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Modeling aggregate investment: a fundamentalist approach

  • John M. Roberts

This paper applies some lessons from recent estimation of investment models with firm-level data to the aggregate data with an eye to rehabilitating convex costs of adjusting the capital stock. In recent firm-level work, the response of investment to output and other "fundamental" variables is interpreted in terms of the traditional convex-adjustment-cost model, implying annual capital-stock adjustment speeds on the order of 15 to 35 percent. In aggregate data, I find that this "fundamentalist" model can account for the reduced-form effect of output on investment and the estimated capital-stock adjustment speed is similar to those from firm-level studies B--around 25 percent per year. To account for the slower adjustment to changes in the cost of capital, I consider a model in which the capital-intensity of production is also costly to adjust. I find that this model can account for the reduced-form effects of both output and the cost of capital on investment.

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Paper provided by Board of Governors of the Federal Reserve System (U.S.) in its series Finance and Economics Discussion Series with number 2003-48.

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Date of creation: 2003
Date of revision:
Handle: RePEc:fip:fedgfe:2003-48
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  1. Abel, Andrew B & Blanchard, Olivier J, 1986. "The Present Value of Profits and Cyclical Movements in Investment," Econometrica, Econometric Society, vol. 54(2), pages 249-73, March.
  2. Oliner, Stephen & Rudebusch, Glenn & Sichel, Daniel, 1995. "New and Old Models of Business Investment: A Comparison of Forecasting Performance," Journal of Money, Credit and Banking, Blackwell Publishing, vol. 27(3), pages 806-26, August.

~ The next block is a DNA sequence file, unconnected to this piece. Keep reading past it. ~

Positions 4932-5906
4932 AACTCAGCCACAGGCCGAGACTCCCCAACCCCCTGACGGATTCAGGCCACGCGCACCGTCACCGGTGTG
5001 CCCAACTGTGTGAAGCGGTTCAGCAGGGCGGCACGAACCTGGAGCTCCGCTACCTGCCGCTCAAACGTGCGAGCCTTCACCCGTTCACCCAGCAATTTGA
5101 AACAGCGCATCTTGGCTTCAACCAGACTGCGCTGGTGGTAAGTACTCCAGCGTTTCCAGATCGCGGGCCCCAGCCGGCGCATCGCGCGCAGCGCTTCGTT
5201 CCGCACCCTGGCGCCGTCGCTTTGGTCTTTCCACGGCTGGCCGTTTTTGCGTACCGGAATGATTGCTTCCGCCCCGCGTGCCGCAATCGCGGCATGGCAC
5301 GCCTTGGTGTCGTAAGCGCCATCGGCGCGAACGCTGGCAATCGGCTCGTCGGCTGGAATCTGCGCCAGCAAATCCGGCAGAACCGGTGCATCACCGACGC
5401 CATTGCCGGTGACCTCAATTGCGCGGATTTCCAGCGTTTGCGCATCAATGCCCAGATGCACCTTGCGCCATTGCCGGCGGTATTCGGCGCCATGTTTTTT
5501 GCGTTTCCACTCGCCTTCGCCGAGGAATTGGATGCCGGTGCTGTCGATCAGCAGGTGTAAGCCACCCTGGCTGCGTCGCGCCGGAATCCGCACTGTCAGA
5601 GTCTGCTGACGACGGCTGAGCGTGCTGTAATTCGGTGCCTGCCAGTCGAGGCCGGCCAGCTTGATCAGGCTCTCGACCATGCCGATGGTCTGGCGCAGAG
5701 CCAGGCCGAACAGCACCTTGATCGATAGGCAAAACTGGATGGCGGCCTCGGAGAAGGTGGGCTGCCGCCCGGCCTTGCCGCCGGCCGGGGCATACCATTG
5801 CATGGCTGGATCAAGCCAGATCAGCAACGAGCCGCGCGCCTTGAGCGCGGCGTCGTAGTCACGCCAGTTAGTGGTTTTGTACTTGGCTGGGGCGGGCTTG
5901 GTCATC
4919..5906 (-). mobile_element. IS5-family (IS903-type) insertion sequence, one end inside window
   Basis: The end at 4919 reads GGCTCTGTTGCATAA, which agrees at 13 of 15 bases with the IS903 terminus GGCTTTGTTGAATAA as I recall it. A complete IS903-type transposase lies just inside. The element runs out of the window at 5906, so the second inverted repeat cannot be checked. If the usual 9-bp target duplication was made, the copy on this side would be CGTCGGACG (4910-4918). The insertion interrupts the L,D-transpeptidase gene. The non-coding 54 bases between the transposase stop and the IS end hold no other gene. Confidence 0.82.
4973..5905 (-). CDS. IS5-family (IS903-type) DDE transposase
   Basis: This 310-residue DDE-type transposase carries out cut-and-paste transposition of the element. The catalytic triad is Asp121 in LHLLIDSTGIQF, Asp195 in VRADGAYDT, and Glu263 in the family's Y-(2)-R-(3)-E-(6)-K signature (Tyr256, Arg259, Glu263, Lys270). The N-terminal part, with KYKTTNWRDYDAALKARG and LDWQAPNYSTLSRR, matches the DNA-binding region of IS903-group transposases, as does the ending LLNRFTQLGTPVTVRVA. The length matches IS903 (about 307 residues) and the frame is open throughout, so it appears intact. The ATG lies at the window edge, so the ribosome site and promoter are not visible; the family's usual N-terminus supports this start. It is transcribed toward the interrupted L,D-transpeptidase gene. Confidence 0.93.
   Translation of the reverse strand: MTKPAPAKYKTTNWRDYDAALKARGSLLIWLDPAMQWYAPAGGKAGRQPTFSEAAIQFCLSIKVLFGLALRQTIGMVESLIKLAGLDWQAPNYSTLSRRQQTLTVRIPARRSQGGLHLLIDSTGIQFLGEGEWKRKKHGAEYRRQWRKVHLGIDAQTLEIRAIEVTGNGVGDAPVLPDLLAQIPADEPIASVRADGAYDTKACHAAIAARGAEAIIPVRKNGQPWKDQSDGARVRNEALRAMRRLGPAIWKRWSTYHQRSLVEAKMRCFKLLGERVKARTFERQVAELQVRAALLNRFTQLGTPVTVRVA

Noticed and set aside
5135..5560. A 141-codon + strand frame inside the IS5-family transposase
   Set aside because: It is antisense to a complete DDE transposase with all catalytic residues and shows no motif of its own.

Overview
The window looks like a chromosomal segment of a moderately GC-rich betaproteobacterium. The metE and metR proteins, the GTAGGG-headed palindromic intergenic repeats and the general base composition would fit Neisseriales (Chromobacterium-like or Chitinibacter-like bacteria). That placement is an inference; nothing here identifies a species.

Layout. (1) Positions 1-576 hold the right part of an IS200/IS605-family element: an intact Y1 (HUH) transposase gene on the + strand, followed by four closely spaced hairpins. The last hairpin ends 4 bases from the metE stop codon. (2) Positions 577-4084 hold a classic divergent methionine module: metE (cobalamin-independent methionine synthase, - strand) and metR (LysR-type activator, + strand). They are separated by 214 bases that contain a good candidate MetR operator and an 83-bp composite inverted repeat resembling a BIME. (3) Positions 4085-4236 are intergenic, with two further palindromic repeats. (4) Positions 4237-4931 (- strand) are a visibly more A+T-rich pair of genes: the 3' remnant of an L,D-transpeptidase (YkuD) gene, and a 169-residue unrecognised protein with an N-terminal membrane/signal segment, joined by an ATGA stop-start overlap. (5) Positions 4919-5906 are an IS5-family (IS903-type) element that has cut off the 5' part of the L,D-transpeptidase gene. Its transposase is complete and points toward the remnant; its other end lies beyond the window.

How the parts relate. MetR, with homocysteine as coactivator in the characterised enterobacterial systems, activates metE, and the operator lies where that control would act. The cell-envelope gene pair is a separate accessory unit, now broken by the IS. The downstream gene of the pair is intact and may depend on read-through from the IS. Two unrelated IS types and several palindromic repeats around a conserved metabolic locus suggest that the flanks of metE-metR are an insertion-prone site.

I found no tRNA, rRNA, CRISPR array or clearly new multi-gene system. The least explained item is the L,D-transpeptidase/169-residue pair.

3. Simon Gilchrist & Charles P. Himmelberg, 1995. "Evidence on the Role of Cash Flow for Investment," Working Papers 95-01, New York University, Leonard N. Stern School of Business, Department of Economics.
  4. Jeffrey C. Fuhrer, 2000. "Habit Formation in Consumption and Its Implications for Monetary-Policy Models," American Economic Review, American Economic Association, vol. 90(3), pages 367-390, June.
  5. Topel, Robert H & Rosen, Sherwin, 1988. "Housing Investment in the United States," Journal of Political Economy, University of Chicago Press, vol. 96(4), pages 718-40, August.
  6. Lichtenberg, Frank R, 1988. "Estimation of the Internal Adjustment Costs Model Using Longitudinal Establishment Data," The Review of Economics and Statistics, MIT Press, vol. 70(3), pages 421-30, August.
  7. Nobuhiro Kiyotaki & Kenneth D. West, 1996. "Business Fixed Investment and the Recent Business Cycle in Japan," NBER Working Papers 5546, National Bureau of Economic Research, Inc.
  8. John Y. Campbell, 1992. "Inspecting the Mechanism: An Analytical Approach to the Stochastic Growth Model," NBER Working Papers 4188, National Bureau of Economic Research, Inc.
  9. Lawrence H. Summers, 1981. "Taxation and Corporate Investment: A q-Theory Approach," Brookings Papers on Economic Activity, Economic Studies Program, The Brookings Institution, vol. 12(1), pages 67-140.
  10. Roberts, John M., 1997. "Is inflation sticky?," Journal of Monetary Economics, Elsevier, vol. 39(2), pages 173-196, July.
  11. repec:oup:qjecon:v:101:y:1986:i:3:p:513-42 is not listed on IDEAS
  12. William B. English & William R. Nelson & Brian P. Sack, 2002. "Interpreting the significance of lagged interest rate in estimated monetary policy rules," Finance and Economics Discussion Series 2002-24, Board of Governors of the Federal Reserve System (U.S.).
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